Publishing and printing group Caxton on Monday (21 September) reported a significant decline in earnings for the year ended June 2020 – and the loss of a quarter of its workforce, in a sign of the times in South Africa.
Revenue declined by R748 million (11.8%) to R5.57 billion, significantly impacted by the lockdown, given that prior to lockdown, revenue tracked similar levels to the prior year, it said.
Post-lockdown, the main contributors to the decline were the drying up of advertising revenues, no publication or advertising insert printing work and no demand for packaging products for the fast food, alcohol and cigarette markets, Caxton said.
Profit from operating activities before depreciation and amortisation declined R303 million (46.4%) compared to the prior year, while headline earnings per share declined 79.1%, to 21.2 cents per share.
Caxton said that lockdown significantly impacted all businesses, “with the major impacts being felt in our newspaper business where advertising revenues dried up, the commercial printing operations were impacted by no publication or advertising insert printing work and the packaging divisions that service the fast food, cigarette and alcohol markets were also severely affected by the bans on trade in these sectors”.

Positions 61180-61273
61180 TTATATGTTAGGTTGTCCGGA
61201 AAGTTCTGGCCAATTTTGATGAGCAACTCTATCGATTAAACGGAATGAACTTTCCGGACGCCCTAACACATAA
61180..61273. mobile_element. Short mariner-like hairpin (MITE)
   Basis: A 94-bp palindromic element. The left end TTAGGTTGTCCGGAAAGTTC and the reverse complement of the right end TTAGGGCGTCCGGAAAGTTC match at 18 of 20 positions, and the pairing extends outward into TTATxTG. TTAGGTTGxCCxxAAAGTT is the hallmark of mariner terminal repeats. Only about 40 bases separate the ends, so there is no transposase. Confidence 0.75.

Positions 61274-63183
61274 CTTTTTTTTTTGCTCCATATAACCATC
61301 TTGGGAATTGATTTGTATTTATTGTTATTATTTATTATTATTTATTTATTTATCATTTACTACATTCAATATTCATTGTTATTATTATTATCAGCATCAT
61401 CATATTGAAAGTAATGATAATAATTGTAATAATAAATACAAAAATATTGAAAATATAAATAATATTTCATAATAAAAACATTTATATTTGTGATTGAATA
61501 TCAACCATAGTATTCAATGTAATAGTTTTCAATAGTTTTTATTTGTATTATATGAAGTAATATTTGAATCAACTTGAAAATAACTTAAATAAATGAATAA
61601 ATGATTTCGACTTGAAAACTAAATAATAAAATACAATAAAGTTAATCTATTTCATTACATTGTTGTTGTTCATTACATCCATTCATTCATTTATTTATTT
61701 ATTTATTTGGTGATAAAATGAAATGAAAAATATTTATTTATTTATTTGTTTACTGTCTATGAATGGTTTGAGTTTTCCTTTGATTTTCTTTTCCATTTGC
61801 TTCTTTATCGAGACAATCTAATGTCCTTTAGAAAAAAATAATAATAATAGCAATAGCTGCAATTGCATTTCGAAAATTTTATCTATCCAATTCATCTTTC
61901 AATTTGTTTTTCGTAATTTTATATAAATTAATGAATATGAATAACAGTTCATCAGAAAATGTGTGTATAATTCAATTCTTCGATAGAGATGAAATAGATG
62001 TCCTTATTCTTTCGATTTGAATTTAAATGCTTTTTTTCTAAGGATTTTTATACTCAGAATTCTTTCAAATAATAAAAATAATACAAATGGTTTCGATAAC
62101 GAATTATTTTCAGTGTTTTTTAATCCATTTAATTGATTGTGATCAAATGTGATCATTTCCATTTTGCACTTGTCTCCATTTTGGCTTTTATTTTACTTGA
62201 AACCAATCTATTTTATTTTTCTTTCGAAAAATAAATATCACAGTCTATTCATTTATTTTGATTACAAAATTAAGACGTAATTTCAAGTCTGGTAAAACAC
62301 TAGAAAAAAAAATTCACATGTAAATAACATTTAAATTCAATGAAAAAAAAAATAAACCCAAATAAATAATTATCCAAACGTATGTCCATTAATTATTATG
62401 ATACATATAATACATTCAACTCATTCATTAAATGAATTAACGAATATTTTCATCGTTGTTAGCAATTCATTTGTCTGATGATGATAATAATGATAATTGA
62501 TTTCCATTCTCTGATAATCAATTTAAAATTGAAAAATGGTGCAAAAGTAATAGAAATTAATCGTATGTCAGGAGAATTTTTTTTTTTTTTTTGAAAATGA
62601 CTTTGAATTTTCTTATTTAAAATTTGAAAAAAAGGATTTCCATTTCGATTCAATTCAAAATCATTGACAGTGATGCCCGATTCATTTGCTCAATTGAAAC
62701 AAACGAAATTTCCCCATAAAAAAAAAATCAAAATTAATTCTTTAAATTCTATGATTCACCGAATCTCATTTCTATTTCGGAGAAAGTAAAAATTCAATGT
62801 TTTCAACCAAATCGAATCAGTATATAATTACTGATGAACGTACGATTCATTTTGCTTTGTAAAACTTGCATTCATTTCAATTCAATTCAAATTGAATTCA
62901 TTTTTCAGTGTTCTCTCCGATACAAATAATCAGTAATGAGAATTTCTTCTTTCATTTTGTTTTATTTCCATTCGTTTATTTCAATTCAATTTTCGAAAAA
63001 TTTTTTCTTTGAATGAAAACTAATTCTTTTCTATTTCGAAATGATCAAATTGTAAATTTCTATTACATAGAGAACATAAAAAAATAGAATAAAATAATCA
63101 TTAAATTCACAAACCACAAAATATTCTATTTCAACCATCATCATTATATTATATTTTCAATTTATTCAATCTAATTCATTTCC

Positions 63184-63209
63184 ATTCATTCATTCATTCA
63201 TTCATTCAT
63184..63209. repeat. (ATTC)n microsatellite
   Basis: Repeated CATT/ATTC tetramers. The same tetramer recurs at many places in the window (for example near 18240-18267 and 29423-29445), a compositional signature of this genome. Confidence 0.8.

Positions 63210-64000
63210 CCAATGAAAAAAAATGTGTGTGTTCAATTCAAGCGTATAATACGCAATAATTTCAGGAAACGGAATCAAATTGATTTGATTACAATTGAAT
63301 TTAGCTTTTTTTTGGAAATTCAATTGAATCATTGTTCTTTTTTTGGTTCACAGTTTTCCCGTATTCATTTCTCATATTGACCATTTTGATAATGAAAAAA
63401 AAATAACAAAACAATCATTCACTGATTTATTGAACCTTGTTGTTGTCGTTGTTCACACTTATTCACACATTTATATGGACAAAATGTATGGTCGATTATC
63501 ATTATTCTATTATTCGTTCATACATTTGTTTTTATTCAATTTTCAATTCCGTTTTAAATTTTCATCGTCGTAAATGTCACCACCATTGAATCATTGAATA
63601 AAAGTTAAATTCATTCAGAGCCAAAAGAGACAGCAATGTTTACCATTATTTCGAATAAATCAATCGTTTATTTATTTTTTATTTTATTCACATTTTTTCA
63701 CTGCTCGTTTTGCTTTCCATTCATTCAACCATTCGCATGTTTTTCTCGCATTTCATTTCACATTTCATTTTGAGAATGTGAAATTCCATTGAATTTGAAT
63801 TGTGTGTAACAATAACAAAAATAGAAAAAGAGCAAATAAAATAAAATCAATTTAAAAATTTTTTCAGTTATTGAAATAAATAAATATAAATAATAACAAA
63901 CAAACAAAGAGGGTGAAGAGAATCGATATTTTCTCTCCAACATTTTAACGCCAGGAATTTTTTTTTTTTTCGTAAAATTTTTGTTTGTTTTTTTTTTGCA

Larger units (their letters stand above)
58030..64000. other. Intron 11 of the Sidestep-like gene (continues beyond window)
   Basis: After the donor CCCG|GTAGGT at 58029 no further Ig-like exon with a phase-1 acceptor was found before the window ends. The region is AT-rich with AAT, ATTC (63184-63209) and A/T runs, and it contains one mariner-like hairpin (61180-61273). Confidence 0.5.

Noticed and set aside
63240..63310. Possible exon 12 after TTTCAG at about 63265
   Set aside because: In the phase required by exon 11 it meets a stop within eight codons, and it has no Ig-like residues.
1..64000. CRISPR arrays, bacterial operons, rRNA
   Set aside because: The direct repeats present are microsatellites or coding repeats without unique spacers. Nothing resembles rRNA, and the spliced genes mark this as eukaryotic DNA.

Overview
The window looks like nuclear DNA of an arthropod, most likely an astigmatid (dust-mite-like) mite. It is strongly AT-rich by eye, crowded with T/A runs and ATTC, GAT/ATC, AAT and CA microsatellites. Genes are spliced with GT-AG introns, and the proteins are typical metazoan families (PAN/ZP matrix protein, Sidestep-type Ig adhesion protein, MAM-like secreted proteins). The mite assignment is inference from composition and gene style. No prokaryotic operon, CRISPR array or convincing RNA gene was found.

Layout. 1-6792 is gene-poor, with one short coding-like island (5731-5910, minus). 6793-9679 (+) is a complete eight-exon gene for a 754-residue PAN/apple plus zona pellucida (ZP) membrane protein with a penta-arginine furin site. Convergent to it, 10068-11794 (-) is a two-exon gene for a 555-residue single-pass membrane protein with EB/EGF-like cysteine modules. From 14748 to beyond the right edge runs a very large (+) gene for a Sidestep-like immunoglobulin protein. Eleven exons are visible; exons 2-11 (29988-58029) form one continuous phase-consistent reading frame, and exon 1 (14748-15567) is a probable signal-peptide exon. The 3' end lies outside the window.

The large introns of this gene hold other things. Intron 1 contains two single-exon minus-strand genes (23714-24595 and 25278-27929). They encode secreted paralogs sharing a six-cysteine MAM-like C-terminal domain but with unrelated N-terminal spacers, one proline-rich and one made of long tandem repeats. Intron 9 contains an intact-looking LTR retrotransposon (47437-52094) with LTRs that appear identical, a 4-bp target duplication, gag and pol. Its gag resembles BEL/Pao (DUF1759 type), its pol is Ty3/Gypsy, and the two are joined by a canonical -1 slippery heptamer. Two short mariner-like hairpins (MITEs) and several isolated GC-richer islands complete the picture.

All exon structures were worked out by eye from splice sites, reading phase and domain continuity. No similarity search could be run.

“In light of the uncertain current and future trading environment, the group was also compelled to evaluate certain marginal operations in its portfolio. The group acted decisively in making a strategic election to close certain businesses that have been in decline for a number of years pre-Covid-19,” Caxton said.
These businesses, the group said, had no chance of surviving the post-Covid-19 trading conditions, and the lockdown simply exacerbated the situation.
These decisions resulted in the complete closure of the magazine publishing, including 10 titles such as Farmer’s Weekly, People, Garden & Home, Rooi Rose, and Bona, and distribution divisions and the CD and DVD replication plant.
“In addition, there has been a group-wide assessment of the likely impact of the difficult trading conditions that are expected to persist for the foreseeable future and many operations are undergoing some form of restructure in line with the reduced demand.”
These actions, the group said, lead to substantial job losses, estimated at up to 1,500 positions once completed, out of a pre-Covid-19 staff complement of some 6,000 persons. “The retrenchments and closure costs associated with these decisions have been fully provided for in the reported results and further materially depressed earnings,” the group said.
Staff costs declined by 6.2%, notwithstanding approximately R58 million in one-off retrenchment costs having been accounted for, associated with closed operations and restructurings that have either been completed or are under way.
In response to the pandemic, all staff also accepted a reduction in remuneration for the three-month period (May to July), Caxton said.
“There is no doubt that the impact of the Covid-19 pandemic on an already precarious economy has added another layer of uncertainty, which means the outlook is extremely difficult to predict,” it said.